The Book Itch: Freedom, Truth, and Harlem’s Greatest Bookstore by Vaunda Micheaux Nelson, illustrated by R. Gregory Christie
An engaging and accessible way to tell the story of Lewis Michaux, founder of the National Memorial African Bookstore in Harlem. The illustrations help bring the era and setting to life, and are a reason to not get the book in the electronic version – I originally borrowed the book for my Kindle and couldn’t really see the illustrations well enough to appreciate the book. Get the print version!
Although it’s a picture book, it’s not one for toddlers, and even my new kindergartner wasn’t interested in listening in for it. The second grader was a better fit for it, and I think it could easily be read to or by children through fifth or sixth grade, up until they’re ready for Micheaux Nelson’s middle grade book about Michaux, No Crystal Stair.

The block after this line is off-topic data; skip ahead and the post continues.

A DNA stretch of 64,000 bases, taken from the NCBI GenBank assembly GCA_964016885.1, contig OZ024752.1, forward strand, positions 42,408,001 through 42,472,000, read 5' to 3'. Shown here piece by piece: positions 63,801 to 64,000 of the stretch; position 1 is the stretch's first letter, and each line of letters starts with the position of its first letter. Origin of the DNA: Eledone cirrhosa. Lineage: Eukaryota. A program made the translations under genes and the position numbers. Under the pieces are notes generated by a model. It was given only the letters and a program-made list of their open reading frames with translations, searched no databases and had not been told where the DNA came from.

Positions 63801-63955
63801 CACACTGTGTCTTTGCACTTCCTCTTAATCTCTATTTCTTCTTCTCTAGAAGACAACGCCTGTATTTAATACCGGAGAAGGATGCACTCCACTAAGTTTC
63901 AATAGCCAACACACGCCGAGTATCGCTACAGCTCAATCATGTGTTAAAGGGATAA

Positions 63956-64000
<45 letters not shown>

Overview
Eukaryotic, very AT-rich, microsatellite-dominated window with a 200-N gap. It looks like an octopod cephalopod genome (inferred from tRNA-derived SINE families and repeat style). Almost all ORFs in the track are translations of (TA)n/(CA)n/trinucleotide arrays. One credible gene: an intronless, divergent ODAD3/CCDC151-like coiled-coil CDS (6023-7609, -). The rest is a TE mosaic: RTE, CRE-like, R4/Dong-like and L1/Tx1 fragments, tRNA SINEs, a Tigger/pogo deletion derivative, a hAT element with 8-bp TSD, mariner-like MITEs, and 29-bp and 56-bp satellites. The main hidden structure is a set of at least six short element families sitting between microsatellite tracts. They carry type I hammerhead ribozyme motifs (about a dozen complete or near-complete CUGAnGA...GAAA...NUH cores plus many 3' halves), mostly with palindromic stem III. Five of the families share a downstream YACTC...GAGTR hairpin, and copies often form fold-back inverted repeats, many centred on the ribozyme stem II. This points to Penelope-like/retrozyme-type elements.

In the 1930s, Lewis’s dad, Lewis Michaux Sr., had an itch he needed to scratch—a book itch. How to scratch it? He started a bookstore in Harlem and named it the National Memorial African Bookstore.
Title: The Book Itch: Freedom, Truth, and Harlem’s Greatest Bookstore
Author: by Vaunda Micheaux Nelson, illustrated by R. Gregory Christie
Category: Juvenile nonfiction
My Rating: 4 Stars
Disclosure: I received a review copy of the book from NetGalley, but I actually read it as a library book (the illustrations were impossible to see in the advance copy I had). I was not required to write a positive review, and all opinions are my own. This post contains affiliate links. Thank you for supporting The Deliberate Reader!